The Arnold and Mabel Beckman Center for the History of Chemistry comprises a dynamic community of scholars interested in the history and social studies of chemistry, broadly construed. It is the home of academic programming at CHF, including a weekly talk series (Brown Bag Lectures), a book series in the history of chemistry put out by University of Chicago Press (Synthesis), an annual conference organized by a leading scholar in the history of science community (the Gordon Cain Conference), and occasional conferences and workshops by leading historians of chemistry who are interested in working with CHF’s staff and whose work appeals to the broader scholarly community at CHF.
The Beckman Center is also home to CHF’s fellows, of whom there are roughly 18 annually, making the Beckman Center the largest private fellowship program in the history of science in the United States. The Beckman Center, which celebrated its 25th anniversary in 2012, is proud to count among its alumni a long list of distinguished researchers (see Current and Former Fellows). We also offer travel grants to support one or two weeks of research using CHF’s collections.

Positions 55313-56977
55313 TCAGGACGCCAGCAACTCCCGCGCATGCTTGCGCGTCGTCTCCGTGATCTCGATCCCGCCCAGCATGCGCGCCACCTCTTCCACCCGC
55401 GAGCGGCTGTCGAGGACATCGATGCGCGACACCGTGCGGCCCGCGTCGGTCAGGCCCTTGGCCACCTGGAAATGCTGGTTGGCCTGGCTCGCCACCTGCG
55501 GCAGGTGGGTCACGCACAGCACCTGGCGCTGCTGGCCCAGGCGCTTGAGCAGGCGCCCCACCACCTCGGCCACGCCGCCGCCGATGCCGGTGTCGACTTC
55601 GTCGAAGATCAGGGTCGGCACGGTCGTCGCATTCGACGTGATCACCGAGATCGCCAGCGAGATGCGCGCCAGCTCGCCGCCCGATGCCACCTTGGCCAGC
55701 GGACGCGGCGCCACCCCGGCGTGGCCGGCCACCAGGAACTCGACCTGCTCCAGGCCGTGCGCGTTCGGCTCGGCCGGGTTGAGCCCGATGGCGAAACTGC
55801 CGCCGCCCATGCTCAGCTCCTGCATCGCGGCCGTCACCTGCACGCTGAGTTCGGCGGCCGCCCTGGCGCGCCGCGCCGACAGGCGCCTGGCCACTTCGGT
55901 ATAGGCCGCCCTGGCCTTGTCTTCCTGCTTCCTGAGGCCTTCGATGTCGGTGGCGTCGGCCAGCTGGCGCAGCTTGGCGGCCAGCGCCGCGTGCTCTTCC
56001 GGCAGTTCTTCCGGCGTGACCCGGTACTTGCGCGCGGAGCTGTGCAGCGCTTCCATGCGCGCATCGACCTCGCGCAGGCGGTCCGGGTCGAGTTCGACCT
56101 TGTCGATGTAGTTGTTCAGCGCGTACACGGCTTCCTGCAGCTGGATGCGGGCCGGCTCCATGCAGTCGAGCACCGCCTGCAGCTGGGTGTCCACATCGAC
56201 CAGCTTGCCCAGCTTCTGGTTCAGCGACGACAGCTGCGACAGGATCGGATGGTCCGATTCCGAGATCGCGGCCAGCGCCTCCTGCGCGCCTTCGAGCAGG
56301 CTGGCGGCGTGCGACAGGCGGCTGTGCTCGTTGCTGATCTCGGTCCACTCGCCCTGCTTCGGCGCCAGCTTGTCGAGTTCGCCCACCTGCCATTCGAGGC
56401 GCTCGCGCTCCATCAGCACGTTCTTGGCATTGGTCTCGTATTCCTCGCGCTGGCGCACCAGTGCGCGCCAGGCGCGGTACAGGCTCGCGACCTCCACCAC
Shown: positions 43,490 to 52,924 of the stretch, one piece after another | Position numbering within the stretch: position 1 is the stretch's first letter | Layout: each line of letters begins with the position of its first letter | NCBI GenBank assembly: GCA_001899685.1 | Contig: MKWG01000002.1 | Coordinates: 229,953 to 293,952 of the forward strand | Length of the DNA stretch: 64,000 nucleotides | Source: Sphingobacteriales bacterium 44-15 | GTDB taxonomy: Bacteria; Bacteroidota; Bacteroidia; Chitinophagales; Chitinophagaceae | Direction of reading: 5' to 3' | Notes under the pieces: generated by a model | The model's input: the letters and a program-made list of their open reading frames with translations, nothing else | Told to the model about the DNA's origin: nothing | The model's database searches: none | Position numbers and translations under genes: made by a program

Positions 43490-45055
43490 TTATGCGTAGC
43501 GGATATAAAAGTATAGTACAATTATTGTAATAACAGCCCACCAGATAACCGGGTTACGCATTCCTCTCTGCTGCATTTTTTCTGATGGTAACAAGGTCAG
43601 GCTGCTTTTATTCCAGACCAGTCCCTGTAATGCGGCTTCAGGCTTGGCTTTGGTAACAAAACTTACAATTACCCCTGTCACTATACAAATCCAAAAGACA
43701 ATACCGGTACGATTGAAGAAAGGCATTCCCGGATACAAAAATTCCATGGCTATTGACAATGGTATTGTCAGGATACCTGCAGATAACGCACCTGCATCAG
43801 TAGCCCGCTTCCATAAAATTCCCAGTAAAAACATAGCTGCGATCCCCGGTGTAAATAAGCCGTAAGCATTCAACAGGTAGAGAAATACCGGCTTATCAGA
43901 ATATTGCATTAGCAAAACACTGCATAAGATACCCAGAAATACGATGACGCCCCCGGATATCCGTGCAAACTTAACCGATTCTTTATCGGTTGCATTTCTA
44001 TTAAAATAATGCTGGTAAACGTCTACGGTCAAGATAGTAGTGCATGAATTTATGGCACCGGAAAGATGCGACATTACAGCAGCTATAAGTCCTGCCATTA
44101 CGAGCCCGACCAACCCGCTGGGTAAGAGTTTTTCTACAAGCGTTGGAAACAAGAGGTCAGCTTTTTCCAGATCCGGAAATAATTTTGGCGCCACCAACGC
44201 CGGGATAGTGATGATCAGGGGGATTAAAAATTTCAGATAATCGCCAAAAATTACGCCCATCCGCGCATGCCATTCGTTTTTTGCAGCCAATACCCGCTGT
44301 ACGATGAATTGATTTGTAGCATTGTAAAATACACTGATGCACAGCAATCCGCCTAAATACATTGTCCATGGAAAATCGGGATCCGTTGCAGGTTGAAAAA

- Robert Fox, Cain Distinguished Fellow, gave his Fellow in Focus lecture to an enthusiastic crowd on November 14. You can see photos of the event on the CHF flickr page.
- The Beckman Center will be hosting Brown Bag Lectures through December, during which fellows and other history of science scholars will present their research. Brown Bag Lectures are open to the public and take place every Tuesday at noon. Brown Bag Lectures will continue on January 28.
- The latest addition to Synthesis, Life Atomic: A History of Radioisotopes in Science and Medicine, is now available via University of Chicago Press. In Life Atomic, Angela N. H. Creager tells the story of how these radioisotopes, which were simultaneously scientific tools and political icons, transformed biomedicine and ecology. It has been positively reviewed by numerous publications, including Science and Nature.
- The 2013–2014 Beckman Center Fellows are in residence at CHF! Check out Fellows and Staff to learn more about this diverse group of scholars and the research they are doing.
- Recent updates from fellows:
- Robert Fox (Cain Distinguished Fellow 2013–2014) has recently published the edited volume, The Oxford Handbook of the History of Physics (Oxford: Oxford University Press, 2013).
- Slawomir Lotysz (Price Fellow 2007–2008) has been elected the General Secretary of ICOHTEC (International Committee for the History of Technology).